# Thread: convergence of a power series

1. ## convergence of a power series

I have the following problem: Prove that the power series \sum \frac {z^n}{n} converges at every point of the unit circle except z=1.

The part with z=1 I already did it, but I have problems with the rest. Is there a way to prove the convergence using Fourier coefficients?

Thanks.

2. ## Re: convergence of a power series

Let $\displaystyle s_j:=\sum_{k=0}^jz^k$. We have for $\displaystyle n\geq 1$:
\displaystyle \begin{align*}\sum_{k=1}^n\frac{z^k}k&=\sum_{k=1}^ n\frac{s_k-s_{k-1}}k\\&=\sum_{j=1}^n\frac{s_j}j-\sum_{j=0}^{n-1}\frac{s_j}{j+1}\\ &=\frac{s_n}n+\sum_{j=1}^ns_j\left(\frac 1j-\frac 1{j+1}\right)\end{align*}
Now show that for all integer $\displaystyle j$ we have $\displaystyle |s_j|\leq \frac 1{\sin\left(\frac{\theta}2\right)}$.

3. ## Re: convergence of a power series

Originally Posted by Veve
I have the following problem: Prove that the power series \sum \frac {z^n}{n} converges at every point of the unit circle except z=1.

The part with z=1 I already did it, but I have problems with the rest. Is there a way to prove the convergence using Fourier coefficients?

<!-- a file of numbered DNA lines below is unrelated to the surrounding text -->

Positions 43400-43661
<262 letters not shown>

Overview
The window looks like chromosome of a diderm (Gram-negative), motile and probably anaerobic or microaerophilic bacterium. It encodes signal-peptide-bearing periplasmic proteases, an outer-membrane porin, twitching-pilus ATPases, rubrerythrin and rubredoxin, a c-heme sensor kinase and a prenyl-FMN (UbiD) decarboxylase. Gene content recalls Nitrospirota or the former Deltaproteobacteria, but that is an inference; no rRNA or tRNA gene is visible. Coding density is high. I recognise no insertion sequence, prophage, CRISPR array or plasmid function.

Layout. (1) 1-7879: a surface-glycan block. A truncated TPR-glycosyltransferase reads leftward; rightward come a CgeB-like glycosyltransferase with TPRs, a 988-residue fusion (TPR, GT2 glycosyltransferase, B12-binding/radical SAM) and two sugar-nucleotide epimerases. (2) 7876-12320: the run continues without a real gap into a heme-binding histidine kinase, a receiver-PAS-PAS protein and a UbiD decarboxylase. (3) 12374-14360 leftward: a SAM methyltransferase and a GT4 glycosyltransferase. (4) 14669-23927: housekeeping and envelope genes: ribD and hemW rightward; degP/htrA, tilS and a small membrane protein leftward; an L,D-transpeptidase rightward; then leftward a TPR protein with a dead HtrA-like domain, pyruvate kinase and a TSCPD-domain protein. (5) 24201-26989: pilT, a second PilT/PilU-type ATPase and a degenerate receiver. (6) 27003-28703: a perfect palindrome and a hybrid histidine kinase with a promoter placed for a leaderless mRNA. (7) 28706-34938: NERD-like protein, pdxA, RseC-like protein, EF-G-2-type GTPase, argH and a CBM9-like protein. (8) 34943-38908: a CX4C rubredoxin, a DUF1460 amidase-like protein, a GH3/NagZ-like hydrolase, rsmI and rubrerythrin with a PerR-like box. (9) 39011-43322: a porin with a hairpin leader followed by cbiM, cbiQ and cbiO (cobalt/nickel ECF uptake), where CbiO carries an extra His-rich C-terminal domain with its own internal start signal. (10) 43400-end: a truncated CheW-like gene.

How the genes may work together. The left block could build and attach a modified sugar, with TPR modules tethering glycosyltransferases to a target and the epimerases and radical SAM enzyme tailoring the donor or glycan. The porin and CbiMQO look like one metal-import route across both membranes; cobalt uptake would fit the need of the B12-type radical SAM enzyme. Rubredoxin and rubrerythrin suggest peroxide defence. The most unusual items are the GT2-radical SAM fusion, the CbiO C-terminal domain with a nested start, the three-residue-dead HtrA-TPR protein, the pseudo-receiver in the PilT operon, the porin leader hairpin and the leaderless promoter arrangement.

Thanks.
The Abel test for convergence of a series extablishes that...

a) given a sequence $\displaystyle a_{n}$ such that $\displaystyle \forall k$ the partial sum $\displaystyle s_{k}= \sum_{n=1}^{k} a_{n}$ is bounded...

b) given a sequence $\displaystyle b_{n}$ so that $\displaystyle |b_{n}|$ is decreasing and $\displaystyle \lim_{n \rightarrow \infty} b_{n}=0$...

... then the series $\displaystyle \sum_{n=1}^{\infty} a_{n}\ b_{n}$ converges. In Your case $\displaystyle b_{n}=\frac{1}{n}$ satisfies to criterion b), so that we have to verify thwe criterion a) for the sequence $\displaystyle a_{n}= e^{i n \theta}\, \ \theta \ne 0$. The partial sum is...

$\displaystyle s_{k}= \sum_{n=1}^{k} e^{i n \theta} = e^{i \theta}\ \frac{1-e^{i k \theta}}{1-e^{i \theta}}$ (1)

... so that is...

$\displaystyle |s_{k}| = \sqrt{\frac{1-\cos k \theta}{1-\cos \theta}}$ (2)

... and for $\displaystyle \theta \ne 0$ it is evident that (2) is bounded. Then for Abel's test the series $\displaystyle \sum_{n=1}^{\infty} \frac{e^{i \theta}}{n}$ converges if $\displaystyle \theta \ne 0$...

Kind regards

$\displaystyle \chi$ $\displaystyle \sigma$